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I am currently preaching a sermon series on Sunday mornings at Wildwood Community Church called “Packed” – based out of Paul’s Epistle to the Ephesians.  During this series, I am using my blog to post study prompts, devotionals, sermon audio/video, and discussion questions to help facilitate personal or group study of this book.  NOTE: At the bottom of this post, I have a set of links to previous resources in this series.

Ephesians 6:10-20 – Study Prompts #3

  1. Take a moment to pray.  Praise God for His Word and ask Him to teach you its truth, just as the psalmist prayed in Psalm 119:12-16, “Praise be to You, O Lord; teach me Your decrees.  With my lips I recount all the laws that come from Your mouth.  I rejoice in following Your statutes as one rejoices in great riches.  I meditate on Your precepts and consider Your ways.  I delight in Your decrees; I will not neglect Your Word.”
  2. Read Ephesians 6:10-20
  3. Given the context of Ephesians 6:10-20, why do you think it was appropriate for Paul to conclude his admonition with a call to prayer?
  4. Francis Foulkes, reflecting on Ephesians 6 (and the heart of man) said, “Man very easily takes his difficulties to his fellows instead of to God.” Do you find this to be true in your life?  Has Ephesians 6:10-20 inspired you to “pray always” as Paul mentions in 6:18?  Why or why not?
  5. We are to pray “in the Spirit.”  The Spirit’s ministry in prayer is extensive, helping “fill in the gaps” of our communication with God.  Where we have deep feelings and no words, the Spirit helps translate those feelings to God so that we can experience complete fellowship with Him.  Have you ever had a time when you were so full of emotion, you could not even find the words to articulate how you felt?  God fully understood you in that moment through the ministry of the Holy Spirit.  How does knowing we are fully known and understood encourage you in prayer?
  6. It is important that we remain “alert” in prayer.  There are certain times and seasons when most Christians are eager to pray, however, there are also times when we drift into prayerlessness.  Paul wants us to be alert to always pray, not just sometimes, but even when we don’t feel like it (6:18).  What are times in your life when you are reminded often to pray?  When do you find it difficult to remember to pray?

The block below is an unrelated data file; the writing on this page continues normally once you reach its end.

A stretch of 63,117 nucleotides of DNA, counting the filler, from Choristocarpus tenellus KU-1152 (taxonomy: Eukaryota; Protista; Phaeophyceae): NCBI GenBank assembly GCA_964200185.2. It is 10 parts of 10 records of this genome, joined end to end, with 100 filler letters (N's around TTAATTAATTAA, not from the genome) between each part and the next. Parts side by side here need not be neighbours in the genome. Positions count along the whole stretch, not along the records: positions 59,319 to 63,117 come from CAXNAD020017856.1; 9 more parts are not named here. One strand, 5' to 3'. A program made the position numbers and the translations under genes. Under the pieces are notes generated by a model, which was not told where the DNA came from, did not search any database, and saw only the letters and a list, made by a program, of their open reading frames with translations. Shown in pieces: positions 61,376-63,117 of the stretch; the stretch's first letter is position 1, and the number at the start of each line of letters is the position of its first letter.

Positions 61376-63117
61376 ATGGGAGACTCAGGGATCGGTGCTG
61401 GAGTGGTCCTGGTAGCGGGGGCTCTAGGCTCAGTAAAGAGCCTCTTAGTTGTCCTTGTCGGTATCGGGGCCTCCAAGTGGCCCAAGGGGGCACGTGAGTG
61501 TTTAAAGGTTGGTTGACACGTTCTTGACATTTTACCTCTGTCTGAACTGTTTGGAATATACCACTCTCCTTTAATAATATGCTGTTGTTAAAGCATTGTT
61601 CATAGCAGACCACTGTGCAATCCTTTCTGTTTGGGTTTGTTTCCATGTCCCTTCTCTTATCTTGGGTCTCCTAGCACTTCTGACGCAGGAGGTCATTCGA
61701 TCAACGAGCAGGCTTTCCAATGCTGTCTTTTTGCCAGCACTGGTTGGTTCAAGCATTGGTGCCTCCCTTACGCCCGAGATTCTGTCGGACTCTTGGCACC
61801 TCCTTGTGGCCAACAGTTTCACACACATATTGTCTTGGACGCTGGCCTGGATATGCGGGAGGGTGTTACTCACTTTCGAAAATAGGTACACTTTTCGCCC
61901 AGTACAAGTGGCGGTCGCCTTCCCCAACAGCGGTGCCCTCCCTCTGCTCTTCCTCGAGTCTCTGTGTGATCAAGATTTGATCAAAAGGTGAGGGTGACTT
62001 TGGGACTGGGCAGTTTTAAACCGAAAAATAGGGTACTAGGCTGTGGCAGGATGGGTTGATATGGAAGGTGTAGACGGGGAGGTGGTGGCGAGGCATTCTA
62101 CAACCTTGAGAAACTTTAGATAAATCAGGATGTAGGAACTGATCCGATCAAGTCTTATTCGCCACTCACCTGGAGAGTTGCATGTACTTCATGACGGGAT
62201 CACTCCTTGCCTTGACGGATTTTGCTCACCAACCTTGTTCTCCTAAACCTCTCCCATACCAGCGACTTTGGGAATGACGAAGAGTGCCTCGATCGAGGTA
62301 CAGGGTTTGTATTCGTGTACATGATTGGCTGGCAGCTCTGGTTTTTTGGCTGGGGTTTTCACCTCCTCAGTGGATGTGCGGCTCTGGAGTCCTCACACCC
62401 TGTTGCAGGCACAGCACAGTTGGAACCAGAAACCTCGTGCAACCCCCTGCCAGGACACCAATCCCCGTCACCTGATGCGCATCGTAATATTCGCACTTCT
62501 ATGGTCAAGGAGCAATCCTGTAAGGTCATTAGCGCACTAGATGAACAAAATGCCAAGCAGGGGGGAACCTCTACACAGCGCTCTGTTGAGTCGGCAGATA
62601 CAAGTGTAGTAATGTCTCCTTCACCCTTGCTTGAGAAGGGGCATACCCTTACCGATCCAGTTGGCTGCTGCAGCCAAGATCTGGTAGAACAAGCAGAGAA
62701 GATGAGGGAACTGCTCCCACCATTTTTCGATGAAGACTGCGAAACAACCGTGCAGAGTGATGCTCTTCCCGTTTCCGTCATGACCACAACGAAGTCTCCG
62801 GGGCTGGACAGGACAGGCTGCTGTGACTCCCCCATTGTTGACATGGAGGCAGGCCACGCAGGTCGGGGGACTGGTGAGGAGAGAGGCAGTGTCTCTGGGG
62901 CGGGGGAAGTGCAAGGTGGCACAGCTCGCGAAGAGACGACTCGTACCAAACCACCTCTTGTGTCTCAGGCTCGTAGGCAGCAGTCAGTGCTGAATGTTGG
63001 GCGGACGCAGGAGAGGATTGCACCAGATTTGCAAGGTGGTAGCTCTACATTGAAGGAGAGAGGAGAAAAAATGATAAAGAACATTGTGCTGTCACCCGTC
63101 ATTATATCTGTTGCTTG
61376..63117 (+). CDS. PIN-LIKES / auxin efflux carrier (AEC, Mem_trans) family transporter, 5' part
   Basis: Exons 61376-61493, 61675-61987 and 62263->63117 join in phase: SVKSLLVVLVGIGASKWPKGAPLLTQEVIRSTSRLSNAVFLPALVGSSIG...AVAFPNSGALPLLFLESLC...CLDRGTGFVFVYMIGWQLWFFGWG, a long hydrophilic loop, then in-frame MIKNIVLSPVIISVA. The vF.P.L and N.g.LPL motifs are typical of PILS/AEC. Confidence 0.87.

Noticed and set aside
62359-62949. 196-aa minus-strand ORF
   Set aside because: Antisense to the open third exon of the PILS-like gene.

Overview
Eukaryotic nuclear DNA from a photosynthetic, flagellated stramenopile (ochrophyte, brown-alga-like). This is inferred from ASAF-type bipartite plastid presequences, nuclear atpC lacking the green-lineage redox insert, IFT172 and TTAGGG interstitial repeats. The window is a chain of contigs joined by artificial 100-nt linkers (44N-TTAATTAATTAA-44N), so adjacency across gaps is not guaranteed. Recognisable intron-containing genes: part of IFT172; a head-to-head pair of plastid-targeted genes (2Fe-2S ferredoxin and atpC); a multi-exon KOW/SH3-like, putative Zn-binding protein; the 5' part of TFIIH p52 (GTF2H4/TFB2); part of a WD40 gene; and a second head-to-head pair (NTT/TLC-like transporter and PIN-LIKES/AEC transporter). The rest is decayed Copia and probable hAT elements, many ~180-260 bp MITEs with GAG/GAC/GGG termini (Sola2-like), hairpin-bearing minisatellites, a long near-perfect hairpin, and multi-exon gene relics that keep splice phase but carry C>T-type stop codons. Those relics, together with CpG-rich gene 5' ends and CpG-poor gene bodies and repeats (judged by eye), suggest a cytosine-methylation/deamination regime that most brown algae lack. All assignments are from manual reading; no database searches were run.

7. God wants Christians to pray, not only for their own needs and struggles, but also for the needs of “all the saints” (6:18).  Specifically, Paul wants them to pray for his ministry in spreading the Gospel of Jesus Christ.  Far more than just praying for each other’s temporal struggles, here we are called to pray for each other’s ministry.  Do you have brothers or sisters in Christ who are regularly praying for your ministry and your opportunities to share Christ with those around you?  Are you regularly praying for the ministry of another?  If not, how can you make progress to pray more for “all the saints” this week?
  8. Specifically, Paul asks for prayer that he would be bold in his proclamation of the Gospel.  What would a “bold” testimony for Jesus Christ look like for you in your current context?  In your family?  In your neighborhood?  In your workplace?
  9. Reflect back on the past 12 weeks of this study.  What are one or two of the big things God has taught you through your study of the book of Ephesians?  What are one or two takeaways you have from this “Packed” study?

For more resources related to this study of Ephesians click on the following links:

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